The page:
Abstract 1714: Oleic And Palmitic Acid Interfere With The Inhibition Of Platelet Function And Thromboxane Formation By Aspirin: A Possible Mechanism Of Aspirin Resistance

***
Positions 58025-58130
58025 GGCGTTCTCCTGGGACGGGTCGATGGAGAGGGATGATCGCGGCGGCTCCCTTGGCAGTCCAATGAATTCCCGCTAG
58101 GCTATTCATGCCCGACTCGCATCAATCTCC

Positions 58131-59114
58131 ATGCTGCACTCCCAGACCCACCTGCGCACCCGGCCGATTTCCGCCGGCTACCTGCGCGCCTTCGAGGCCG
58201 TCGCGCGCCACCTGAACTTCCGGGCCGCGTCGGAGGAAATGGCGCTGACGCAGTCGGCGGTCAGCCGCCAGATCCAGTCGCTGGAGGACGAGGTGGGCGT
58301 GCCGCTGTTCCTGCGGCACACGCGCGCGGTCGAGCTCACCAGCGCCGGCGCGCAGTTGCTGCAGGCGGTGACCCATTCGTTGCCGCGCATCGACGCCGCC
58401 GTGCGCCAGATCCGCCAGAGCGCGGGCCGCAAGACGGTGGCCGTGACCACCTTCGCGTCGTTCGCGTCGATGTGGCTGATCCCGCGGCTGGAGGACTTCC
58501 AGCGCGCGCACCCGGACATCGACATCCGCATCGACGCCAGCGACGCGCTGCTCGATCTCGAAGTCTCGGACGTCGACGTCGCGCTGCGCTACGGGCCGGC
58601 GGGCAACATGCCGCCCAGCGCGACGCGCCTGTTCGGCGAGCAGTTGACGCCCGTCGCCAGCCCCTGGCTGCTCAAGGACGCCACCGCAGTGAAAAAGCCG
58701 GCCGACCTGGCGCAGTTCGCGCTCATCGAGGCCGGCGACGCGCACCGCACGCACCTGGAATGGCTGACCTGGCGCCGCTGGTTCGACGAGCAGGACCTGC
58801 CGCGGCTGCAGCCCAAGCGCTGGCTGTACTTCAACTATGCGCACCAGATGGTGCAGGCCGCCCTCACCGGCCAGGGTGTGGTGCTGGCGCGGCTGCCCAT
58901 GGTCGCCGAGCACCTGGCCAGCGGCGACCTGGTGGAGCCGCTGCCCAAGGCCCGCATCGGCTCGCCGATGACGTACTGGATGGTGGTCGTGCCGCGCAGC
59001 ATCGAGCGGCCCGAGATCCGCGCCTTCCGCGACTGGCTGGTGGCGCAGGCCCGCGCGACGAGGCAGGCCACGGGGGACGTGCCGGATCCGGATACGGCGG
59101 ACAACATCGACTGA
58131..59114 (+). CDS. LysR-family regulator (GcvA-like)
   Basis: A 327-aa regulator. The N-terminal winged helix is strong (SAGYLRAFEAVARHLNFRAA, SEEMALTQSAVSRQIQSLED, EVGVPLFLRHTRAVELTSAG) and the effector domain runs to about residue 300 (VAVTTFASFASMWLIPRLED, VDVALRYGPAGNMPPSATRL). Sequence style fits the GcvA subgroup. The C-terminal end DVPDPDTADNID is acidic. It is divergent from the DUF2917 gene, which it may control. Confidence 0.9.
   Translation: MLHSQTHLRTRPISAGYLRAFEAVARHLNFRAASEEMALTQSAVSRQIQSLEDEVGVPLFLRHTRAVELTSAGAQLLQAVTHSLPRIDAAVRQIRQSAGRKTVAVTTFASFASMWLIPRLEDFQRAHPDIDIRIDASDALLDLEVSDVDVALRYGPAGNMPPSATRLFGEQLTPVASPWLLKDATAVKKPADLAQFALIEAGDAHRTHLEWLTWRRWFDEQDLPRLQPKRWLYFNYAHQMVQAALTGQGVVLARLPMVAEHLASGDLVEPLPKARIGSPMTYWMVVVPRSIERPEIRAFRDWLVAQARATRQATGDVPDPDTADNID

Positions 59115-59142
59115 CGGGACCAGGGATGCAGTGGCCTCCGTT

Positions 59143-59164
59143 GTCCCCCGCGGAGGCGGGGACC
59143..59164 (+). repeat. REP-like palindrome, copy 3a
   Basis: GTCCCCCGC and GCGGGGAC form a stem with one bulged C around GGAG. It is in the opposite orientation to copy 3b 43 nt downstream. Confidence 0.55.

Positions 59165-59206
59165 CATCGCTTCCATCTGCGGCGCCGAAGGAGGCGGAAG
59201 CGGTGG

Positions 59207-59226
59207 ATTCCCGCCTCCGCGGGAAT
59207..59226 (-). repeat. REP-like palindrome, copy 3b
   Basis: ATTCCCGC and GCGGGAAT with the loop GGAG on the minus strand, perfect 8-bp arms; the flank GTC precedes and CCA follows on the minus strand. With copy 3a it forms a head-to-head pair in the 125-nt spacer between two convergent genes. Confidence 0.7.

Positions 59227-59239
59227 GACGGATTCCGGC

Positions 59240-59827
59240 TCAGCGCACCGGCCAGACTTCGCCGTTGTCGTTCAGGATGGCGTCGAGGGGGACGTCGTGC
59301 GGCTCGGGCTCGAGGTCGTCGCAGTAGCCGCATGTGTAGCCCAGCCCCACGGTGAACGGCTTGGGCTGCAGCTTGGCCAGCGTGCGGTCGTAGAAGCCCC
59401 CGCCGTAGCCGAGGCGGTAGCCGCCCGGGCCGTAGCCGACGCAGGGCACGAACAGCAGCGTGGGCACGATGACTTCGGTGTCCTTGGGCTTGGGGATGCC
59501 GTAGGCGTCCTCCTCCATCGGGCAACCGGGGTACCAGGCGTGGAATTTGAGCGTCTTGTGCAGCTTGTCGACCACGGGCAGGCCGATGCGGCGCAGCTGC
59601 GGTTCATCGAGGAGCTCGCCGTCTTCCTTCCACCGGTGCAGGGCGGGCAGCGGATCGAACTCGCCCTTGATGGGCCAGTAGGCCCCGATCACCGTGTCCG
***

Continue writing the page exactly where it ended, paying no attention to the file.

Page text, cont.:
Some fatty acids (FA) have limited anti-inflammatory effects due to a weak competition with arachidonic acid, the major substrate of cyclooxygenase (COX) enzymes. Since recent evidence has shown that nonsteroidal anti-inflammatory drugs can prevent aspirin from acetylating and inhibiting platelet COX-1, we have studied whether FA have a similar potential to interfere with platelet inhibition by aspirin. Platelet-rich plasma from healthy donors was pretreated with selected FA at biologically relevant concentrations (0.01–3 mmol/L). Aspirin (30 μmol/L) was then added and arachidonic acid-induced aggregation (turbidimetry) and thromboxane (TX) B2 formation (immunoassay) determined. The effect of FA on platelet function was also studied in the absence of aspirin. Further, we analysed the potential of FA for interaction with aspirin by measuring COX-1 activity in a cell-free system (COX-dependent luminol oxidation by platelet microsomes). Screening of saturated and unsaturated FA showed that oleic (18 :1n-9) and palmitic acid (16 :0, each 1 mmol/L) moderately inhibited arachidonic acid-induced platelet aggregation (75 ± 7 and 43 ± 18% of control, respectively, p < 0.05) with little inhibition of TX formation. These FA were further studied for interaction with platelet inhibition by aspirin. While 30 μmol/L aspirin completely prevented arachidonic acid-induced aggregation, this effect was largely abolished in the presence of oleic acid over a wide concentration range (0.01–3 mmol/L). Moreover, aspirin (30 μmol/L) decreased platelet TX formation to 2.4 ± 0.4% of control. Oleic acid also interfered with this inhibition (40 ± 5% at 1 mmol/l oleic acid, p < 0.01 vs aspirin alone). Similar results were obtained for palmitic acid. In platelet microsomal membranes, aspirin concentrations of 0.3–1 mmol/L were required for COX inhibition. Again, both studied FA preserved platelet COX activity in the presence of aspirin, confirming the interaction observed in intact platelets. In conclusion, oleic and palmitic acid interfere in vitro with the antiplatelet effect of aspirin. These FA are integral components of nutritional fats and dietary supplements. Extensive supply may interfere with aspirin in patients with cardiovascular disease.